Alan Brochstein, of 420investor, recently interviewed CEO Mr. McAllister. This exposure will definitely help 'pump' Enertopia's stock price. In fact, this is not the only publicity Enertopia has sought. Shareholders are currently paying for a, "Market Awareness" program with Agoracom to "raise the brand awareness of Enertopia among small-cap investors." If you are a believer in the 'pump', I believe there is a way to play this. But I warn more conservative, inexperienced investors to approach with caution.

Tweed Inc.

There's not much to say about this company except that expect it to explode when it goes public. Tweed Inc. plans to go public through a reverse merger with LW Capital, listed on the TSX exchange. In case you were wondering, yes LW Capital's shares are closed for trading and will not be reopened until it is public. The date of its offering has not been disclosed, as of yet.

The Canadian investor community highly anticipates a successful launch for Tweed. Unlike Enertopia, Tweed has its MMPR license and expects its crops will be ready by April 1st. Tweed's 150,000 square foot facility was once the home of a Hershey's Chocolate factory. In contrast, Enertopia's facility is significantly smaller, and only has 60,000 square feet. At full capacity, Tweed's facility can grow up to 15 million grams of weed.

At the rate it's taking for other companies to get their licenses, Tweed will be the first publicly traded MMPR licensed producer. The company projects revenues of $100 million within the first two years.

Cen Biotech, a Subsidiary of Creative Edge Nutrition (OTCPK:FITX)

Cen Biotech has enjoyed considerable coverage in market news, partly from its incessant announcements of plans to capitalize on the Canadian market.

I'll be frank. The enthusiasm for Cen Biotech is a bit mind-boggling. I understand the enthusiasm for the industry, but I don't understand the logic of investing in a company that posts pictures of large tracts of dirt. I get the picture-progression motif. This is to reassure investors that there will be a facility. Even though I am not a big fan of Enertopia, at least they have a facility.

Cen Biotech's planned facility when completed is expected to be 58,000 square feet, which will sit adjacent to Creative Edge's 26,000 square foot facility.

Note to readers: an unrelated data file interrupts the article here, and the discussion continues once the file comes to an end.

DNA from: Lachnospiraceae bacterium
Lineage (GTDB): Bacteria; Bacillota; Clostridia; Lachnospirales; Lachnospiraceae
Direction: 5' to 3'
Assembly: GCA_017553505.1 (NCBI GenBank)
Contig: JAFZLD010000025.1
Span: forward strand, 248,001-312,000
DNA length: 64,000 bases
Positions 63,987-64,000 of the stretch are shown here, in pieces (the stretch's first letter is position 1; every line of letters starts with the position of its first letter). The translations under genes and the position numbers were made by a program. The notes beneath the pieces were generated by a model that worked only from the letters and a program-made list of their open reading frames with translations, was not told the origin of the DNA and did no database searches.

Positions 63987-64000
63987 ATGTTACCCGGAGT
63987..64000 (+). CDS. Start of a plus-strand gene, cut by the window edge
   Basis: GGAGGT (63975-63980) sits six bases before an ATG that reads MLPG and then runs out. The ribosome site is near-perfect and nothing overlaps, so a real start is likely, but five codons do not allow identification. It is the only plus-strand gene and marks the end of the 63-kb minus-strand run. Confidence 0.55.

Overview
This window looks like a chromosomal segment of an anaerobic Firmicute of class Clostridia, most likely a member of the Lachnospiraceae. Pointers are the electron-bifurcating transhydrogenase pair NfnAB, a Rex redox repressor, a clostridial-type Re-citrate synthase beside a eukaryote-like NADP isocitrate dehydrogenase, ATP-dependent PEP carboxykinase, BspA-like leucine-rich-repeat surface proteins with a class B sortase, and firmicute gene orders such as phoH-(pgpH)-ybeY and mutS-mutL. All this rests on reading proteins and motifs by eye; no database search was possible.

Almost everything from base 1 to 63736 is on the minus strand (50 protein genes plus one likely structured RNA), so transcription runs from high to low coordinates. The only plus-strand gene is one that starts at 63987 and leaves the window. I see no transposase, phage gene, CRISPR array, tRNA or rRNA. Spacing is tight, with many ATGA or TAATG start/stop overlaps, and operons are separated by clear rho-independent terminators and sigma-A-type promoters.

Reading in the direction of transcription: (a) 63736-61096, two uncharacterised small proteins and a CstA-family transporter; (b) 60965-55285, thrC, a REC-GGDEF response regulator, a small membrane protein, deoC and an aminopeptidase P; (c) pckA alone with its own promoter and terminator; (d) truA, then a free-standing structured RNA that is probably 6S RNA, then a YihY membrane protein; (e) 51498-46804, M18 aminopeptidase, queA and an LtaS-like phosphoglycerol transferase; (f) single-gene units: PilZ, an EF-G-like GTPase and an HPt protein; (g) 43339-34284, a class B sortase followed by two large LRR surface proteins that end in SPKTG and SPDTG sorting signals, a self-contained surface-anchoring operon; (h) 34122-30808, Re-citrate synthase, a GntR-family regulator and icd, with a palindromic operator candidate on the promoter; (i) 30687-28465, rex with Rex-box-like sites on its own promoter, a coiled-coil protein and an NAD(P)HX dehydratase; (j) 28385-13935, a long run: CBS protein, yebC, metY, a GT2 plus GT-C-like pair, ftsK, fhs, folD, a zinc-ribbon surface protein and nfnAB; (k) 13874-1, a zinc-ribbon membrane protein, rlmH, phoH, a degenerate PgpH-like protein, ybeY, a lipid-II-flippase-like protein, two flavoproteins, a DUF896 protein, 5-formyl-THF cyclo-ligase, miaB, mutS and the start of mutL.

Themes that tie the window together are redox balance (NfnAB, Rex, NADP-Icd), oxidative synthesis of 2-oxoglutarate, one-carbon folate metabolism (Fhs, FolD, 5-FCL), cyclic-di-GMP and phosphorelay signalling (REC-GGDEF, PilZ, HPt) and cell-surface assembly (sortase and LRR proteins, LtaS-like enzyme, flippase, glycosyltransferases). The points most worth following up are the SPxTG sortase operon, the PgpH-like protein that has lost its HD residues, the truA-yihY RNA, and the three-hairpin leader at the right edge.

CEO of Creative Edge Nutrition, Bill Chaaban, has spent a considerable sum on marketing the stock. The company seems very concerned with reminding investors of its big plans. From holding 'Open Houses' to redundant daily updates, it is suggestive that Mr. Chaaban has concerns of losing its investor enthusiasm. Now, Cen Biotech has resorted to releasing daily updates to discuss previous updates. For instance, the company issued a press release on March 11, 2014 reminding investors that on February 26, 2014 it has received "the first right of purchase of a pharmacy license in the State of Michigan" with its partner RXNB Inc. Essentially: there is no license, yet.

Back in Canada, Cen Biotech also anticipates that it will receive its MMPR license. Unfortunately, it will be unable to do so until it has a facility up and running that meet necessary security requirements. Unable to meet security requirements has precluded many MMPR applicants from receiving their licenses. The concern over security was the main justification for the MMPR program. Individual growers were felt to be unable to afford the security system necessary to control the black market. Requiring companies to install state of the art security hopes to mitigate that. (Investors should also look into the security industry in Canada).

Then there is the issue of costs. Building from scratch is a risky and costly move. Cen Biotech claims that will cost them $16 million to put together the facility. In contrast, Tweed spent only $5 million acquiring their $100 million Hershey Factory. Additionally, Zenabis of International Herbs Medical Marijuana Ltd, will acquire the former Atlantic Yarns 400,000 square foot facility in northern New Brunswick. It seems the smarter players are acquiring existing facilities rather than building from scratch.